Thursday, April 7, 2022

Kern Carter Interview - Boys and Girls Screaming

Photo Content from Kern Carter

Kern Carter is a full-time freelance writer and author who has written and self-published two novels — Thoughts of a Fractured Soul (novella) and Beauty Scars. Kern also has writing credits in Forbes, the New York Times, Global Citizen, Elle Magazine and, along with having ghostwritten several books. When he's not penning novels or ghostwriting, Kern is curating stories through CRY, his online publication that creates space for artists to navigate through the emotions of their creative journey. He lives in downtown Toronto with his 18-year-old daughter.


Greatest thing you learned in school.
An English teacher told me never be afraid to be myself.

Tell us your most rewarding experience since being published.
Just the fact that it was a dream and then a goal that I actually accomplished. It made me feel powerful once I signed that contract.

Was there a defining moment during your youth when you realized you wanted to be a writer?
I wrote my first book in third grade. I knew right then what I wanted to do with my life.

What’s the best advice you can give writers to help them develop their own unique voice and style?
Don’t be afraid to get critiqued. The best thing any writer can do for themselves is to allow themselves to be edited and edited harshly. Also, I would say take the time to study the craft of writing. Novel writing, in particular, is so technical. As beautiful as the final product looks, if you don’t understand the skill and techniques it takes to get there, it’s going to be hard to create something special.

What are some of your current and future projects that you can share with us?
Umm that’s a tough one. I’m working on two new novels right now, one is in the contract phase with a dream publisher. The other one is this magical story that my agent instantly loved and is excited about pitching. And when my agent gets excited, that’s always a good thing.

In your newest book; BOYS AND GIRLS SCREAMING, can you tell my Book Nerd community a little about it.
Boys and girls are screaming every day. They try to express themselves as best they can and when they feel like no one is listening, they either scream louder or take matters into their own hands. My novel is about what happens when boys and girls take matters into their own hands. The plot follows a group of teenagers who form their own support group to help them deal with the trauma that each of them has endured. No parents, no teachers, no adults at all. Just them. Maybe it’s the right thing to do, maybe it isn’t. But that’s what beautiful about this book; teenagers get to make up the rules as they go.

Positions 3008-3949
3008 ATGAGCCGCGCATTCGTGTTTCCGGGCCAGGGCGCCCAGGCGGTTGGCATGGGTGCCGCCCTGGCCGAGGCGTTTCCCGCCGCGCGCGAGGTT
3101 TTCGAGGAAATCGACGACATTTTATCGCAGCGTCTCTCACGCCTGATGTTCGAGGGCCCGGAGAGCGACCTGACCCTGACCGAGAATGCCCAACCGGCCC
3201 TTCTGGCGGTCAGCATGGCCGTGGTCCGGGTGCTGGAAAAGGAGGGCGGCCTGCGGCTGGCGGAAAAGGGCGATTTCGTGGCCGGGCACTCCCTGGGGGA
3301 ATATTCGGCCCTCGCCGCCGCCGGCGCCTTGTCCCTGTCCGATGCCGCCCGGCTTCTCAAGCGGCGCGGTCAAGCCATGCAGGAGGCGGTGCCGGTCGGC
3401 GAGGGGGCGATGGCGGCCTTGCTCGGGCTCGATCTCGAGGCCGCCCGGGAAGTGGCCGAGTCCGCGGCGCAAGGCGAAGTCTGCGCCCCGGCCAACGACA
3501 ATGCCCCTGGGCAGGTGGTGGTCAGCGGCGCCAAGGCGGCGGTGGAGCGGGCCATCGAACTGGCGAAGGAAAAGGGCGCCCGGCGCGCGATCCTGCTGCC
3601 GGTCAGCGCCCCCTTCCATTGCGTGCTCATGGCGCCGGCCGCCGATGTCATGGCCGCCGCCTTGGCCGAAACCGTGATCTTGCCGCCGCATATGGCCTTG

What do you hope for readers to be thinking when they read your novel?
This novel is about a group of teenagers who believe they don’t need anyone but each other to solve their problems. There’s a rebellious spirit that I hope I captured and I want readers to see themselves in the characters and understand themselves just a little bit more after reading this book. I also want readers to be entertained, but it’s just as important to me that they understand the lessons that underline this novel.

What part of your characters did you enjoy writing the most?
Not sure I understand this question, but my favourite character to write was Candace. She was the first character I created and the one that came most naturally. The most challenging character to write was probably Ever. She’s this outgoing, ambitious, tough girl but there are parts of her that are so sensitive. Trying to find that balance was difficult, but I know she’s the character that most readers will connect with most.

What was your unforgettable moment while writing BOYS AND GIRLS SCREAMING?
Finding Ever as a character. There was no story before discovering her. I was a few chapters into writing Candace when I casually mentioned her friend named Ever. As soon as I mentioned her name, it changed everything. Even though Ever was the last of the main characters that I found, I rewrote the story to make her the centre of everything. It’s like once I found her, she leapt off the page. Nothing was going to stop her from being the focal point of the story.